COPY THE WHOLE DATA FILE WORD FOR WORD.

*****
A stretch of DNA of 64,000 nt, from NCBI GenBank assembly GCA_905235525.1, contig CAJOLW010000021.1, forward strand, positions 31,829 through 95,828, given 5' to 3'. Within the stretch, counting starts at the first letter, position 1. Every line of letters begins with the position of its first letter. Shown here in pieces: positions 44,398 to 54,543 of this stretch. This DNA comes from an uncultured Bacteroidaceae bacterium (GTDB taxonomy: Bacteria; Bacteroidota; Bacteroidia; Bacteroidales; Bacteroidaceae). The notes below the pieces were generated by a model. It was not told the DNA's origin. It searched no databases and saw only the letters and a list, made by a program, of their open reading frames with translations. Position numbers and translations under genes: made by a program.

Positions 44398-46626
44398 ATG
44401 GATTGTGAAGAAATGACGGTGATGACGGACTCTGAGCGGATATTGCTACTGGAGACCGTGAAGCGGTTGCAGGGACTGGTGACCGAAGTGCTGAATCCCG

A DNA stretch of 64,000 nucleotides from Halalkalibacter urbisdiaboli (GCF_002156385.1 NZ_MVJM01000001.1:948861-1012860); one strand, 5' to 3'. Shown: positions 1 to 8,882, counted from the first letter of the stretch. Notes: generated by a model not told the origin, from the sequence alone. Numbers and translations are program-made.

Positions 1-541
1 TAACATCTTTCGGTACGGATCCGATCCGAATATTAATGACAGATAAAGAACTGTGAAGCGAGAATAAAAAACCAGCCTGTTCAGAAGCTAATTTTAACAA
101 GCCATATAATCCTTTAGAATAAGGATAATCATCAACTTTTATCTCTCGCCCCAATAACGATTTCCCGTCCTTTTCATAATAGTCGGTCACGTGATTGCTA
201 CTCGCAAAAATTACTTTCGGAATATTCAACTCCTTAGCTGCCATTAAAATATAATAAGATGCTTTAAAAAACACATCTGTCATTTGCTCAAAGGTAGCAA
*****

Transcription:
A stretch of DNA of 64,000 nt, from NCBI GenBank assembly GCA_905235525.1, contig CAJOLW010000021.1, forward strand, positions 31,829 through 95,828, given 5' to 3'. Within the stretch, counting starts at the first letter, position 1. Every line of letters begins with the position of its first letter. Shown here in pieces: positions 44,398 to 54,543 of this stretch. This DNA comes from an uncultured Bacteroidaceae bacterium (GTDB taxonomy: Bacteria; Bacteroidota; Bacteroidia; Bacteroidales; Bacteroidaceae). The notes below the pieces were generated by a model. It was not told the DNA's origin. It searched no databases and saw only the letters and a list, made by a program, of their open reading frames with translations. Position numbers and translations under genes: made by a program.

Positions 44398-46626
44398 ATG
44401 GATTGTGAAGAAATGACGGTGATGACGGACTCTGAGCGGATATTGCTACTGGAGACCGTGAAGCGGTTGCAGGGACTGGTGACCGAAGTGCTGAATCCCG

A DNA stretch of 64,000 nucleotides from Halalkalibacter urbisdiaboli (GCF_002156385.1 NZ_MVJM01000001.1:948861-1012860); one strand, 5' to 3'. Shown: positions 1 to 8,882, counted from the first letter of the stretch. Notes: generated by a model not told the origin, from the sequence alone. Numbers and translations are program-made.

Positions 1-541
1 TAACATCTTTCGGTACGGATCCGATCCGAATATTAATGACAGATAAAGAACTGTGAAGCGAGAATAAAAAACCAGCCTGTTCAGAAGCTAATTTTAACAA
101 GCCATATAATCCTTTAGAATAAGGATAATCATCAACTTTTATCTCTCGCCCCAATAACGATTTCCCGTCCTTTTCATAATAGTCGGTCACGTGATTGCTA
201 CTCGCAAAAATTACTTTCGGAATATTCAACTCCTTAGCTGCCATTAAAATATAATAAGATGCTTTAAAAAACACATCTGTCATTTGCTCAAAGGTAGCAA